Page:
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Ever wonder how they made the odd shaped concrete buildings or curves or triangle shapes? It's no secret and your imagination is about the only limiting factor. Money of course helps to buy materials, but in many cases timber or plywood is used so well. Be inventive. A cardboard tube from the inside of a carpet rolls when cut in half, makes a large lock or slider for a fountain or stream. The wooden coil left from an electric cable reel makes a good inside shape into a circle for a monk shaped shape. All these things are free to ask. There are also special materials such as a product called "wiggle board" that can be bent to achieve fine smooth curves against the faces of the finished concrete. Take a walk through your local big box store with the idea of finding things that can be used to form concrete. You will be amazed at what you find. Empty pegs laid sideways in a wall shape make perfect gate holes or round window openings. Square, round, triangular or almost any shape you can imagine can be found. You can also always create your own forms. Let's see how to form a curved wall.
Start with a plate on the floor to create the wall shape you want is your first step. You can't bend a two in four of course so you use a larger piece of timber and cut the shape (or part of it) from it. If the curve fits two to six, lay out the curve and cut it out with a saber saw. If the curve is longer than your board or more than what fits two on six, use a two to eight and so on. When all the floor pieces are cut, make a duplicate set that will be the top plate in your molding work. Place the pieces in place and attach them to the foot or floor. The curved wall is now much easier to build. Use standard two to four hours, placing them as close together as possible along the floor plate to create a curved wall. Install your top plate. Using a quarter inch thick Luann plywood, starting at one end of your mold, attach the plywood to the tabs and gently bend the plywood around the wall. You may want to coat plywood with mold oil before installing it and even if this makes the installation a bit messy, it softens the plywood and makes it even easier to bend. Attach the plywood every two to four. This gives strength to your shape work and keeps the plywood in place when it dries out. When the facial form is completed, you can fill the back of the form and pour your concrete. Different shapes can be built into the face of the mold to provide recess in concrete or holes in the wall and so on.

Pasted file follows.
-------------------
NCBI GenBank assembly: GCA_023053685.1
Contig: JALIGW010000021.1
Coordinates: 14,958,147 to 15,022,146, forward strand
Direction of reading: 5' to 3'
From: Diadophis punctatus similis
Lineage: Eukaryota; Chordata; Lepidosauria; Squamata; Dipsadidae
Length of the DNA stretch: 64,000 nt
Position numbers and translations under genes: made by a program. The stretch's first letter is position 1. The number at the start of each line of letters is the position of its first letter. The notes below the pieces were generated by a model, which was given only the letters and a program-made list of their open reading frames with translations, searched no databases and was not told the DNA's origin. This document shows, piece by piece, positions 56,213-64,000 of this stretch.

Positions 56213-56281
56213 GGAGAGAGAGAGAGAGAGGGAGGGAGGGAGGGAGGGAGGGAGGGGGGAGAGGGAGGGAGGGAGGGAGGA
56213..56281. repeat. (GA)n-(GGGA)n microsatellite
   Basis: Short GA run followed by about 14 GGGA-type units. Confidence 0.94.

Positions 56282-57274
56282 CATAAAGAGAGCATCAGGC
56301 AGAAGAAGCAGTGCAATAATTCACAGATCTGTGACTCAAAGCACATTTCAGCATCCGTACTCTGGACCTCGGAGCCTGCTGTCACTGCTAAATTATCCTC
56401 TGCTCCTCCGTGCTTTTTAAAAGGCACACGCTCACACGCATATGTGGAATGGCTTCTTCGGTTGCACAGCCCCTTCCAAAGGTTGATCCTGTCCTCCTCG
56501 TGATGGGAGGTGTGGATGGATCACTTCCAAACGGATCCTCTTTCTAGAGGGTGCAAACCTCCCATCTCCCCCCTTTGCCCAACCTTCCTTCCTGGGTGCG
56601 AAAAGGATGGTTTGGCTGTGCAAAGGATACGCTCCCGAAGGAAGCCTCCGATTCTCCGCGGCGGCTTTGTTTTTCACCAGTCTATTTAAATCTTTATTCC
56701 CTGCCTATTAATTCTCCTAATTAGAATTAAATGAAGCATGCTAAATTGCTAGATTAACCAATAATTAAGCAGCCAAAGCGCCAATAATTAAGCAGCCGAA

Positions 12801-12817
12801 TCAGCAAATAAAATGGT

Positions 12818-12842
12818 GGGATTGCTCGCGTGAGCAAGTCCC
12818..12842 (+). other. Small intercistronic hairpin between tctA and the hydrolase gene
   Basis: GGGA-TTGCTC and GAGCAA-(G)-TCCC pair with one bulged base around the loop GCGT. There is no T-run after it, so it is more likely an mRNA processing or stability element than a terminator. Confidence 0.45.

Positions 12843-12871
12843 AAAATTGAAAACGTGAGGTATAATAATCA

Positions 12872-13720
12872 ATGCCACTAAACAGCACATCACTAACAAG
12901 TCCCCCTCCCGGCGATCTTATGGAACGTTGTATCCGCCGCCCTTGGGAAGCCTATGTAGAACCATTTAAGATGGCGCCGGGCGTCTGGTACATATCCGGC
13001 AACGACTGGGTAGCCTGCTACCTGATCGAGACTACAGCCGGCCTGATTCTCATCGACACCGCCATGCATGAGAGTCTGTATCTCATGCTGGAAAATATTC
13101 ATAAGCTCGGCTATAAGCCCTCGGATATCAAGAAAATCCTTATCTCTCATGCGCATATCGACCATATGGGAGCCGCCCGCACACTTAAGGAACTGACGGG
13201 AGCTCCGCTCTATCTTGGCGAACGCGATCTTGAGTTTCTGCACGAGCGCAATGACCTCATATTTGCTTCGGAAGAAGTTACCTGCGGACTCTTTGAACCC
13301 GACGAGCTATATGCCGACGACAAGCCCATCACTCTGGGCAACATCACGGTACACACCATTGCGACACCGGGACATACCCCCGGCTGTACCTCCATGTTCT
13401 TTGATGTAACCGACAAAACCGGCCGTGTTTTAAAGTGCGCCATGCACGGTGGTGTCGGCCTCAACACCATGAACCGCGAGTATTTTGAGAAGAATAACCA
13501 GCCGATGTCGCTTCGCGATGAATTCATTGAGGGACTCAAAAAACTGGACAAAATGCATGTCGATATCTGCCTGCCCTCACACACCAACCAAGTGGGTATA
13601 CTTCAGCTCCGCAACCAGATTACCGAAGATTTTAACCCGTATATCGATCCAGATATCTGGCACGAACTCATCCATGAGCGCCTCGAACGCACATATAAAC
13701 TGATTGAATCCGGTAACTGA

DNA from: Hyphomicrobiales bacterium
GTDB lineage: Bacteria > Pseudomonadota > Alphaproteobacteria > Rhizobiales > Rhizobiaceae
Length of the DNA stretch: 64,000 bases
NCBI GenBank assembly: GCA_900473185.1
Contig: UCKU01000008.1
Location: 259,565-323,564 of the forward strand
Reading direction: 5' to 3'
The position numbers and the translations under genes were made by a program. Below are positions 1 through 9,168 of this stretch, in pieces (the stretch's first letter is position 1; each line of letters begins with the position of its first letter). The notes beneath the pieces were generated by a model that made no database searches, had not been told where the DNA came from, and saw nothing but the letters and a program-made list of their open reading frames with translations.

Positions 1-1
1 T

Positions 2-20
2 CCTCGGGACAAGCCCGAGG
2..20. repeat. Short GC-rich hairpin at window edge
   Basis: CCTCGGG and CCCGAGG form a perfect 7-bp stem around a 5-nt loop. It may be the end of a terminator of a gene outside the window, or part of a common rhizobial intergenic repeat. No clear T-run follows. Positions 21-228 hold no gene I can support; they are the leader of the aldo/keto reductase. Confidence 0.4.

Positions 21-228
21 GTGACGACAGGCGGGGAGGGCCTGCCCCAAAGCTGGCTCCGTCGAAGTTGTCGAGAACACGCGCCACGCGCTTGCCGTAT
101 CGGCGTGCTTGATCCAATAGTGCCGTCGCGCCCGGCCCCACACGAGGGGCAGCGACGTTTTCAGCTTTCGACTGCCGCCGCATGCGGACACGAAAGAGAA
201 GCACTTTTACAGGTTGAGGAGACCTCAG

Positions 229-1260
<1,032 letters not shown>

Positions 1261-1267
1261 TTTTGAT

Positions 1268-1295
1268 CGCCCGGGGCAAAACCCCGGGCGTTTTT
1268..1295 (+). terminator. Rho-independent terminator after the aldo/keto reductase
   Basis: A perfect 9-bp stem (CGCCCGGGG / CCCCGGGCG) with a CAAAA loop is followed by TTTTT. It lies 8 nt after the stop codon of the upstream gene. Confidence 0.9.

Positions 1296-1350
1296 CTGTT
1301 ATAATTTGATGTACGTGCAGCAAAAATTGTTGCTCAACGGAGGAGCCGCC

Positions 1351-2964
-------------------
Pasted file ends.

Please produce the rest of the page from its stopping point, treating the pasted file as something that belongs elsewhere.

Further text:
Free-form concrete can be great fun but requires a concrete pump that can shoot a concrete product called gunit or shotcrete. Any form is limited by gravity. Rebars, foam molds and other objects can be used as temporary forms for the concrete until it cures. Swimming pools in the ground are quite often made of gunit, which is how they get the well curved wall sections and shapes. It takes a crew to use a gunit pump but when the basics learned with enough aids you can also use one.
Concrete when it is aerated in air needs some type of reinforcement to support the weight of the concrete. If you are trying to make closed stairs, for example, get an engineer to design the rebar layouts for you. Concrete is very heavy and can cause serous damage or worse if a collapse occurs.
Try to form some small architectural elements in your garden and pour them with a bag of redi-mix. Steps, small walls, a pool or pond and then move on to the larger functions. You will be amazed at how easy it is to make these stylish features.
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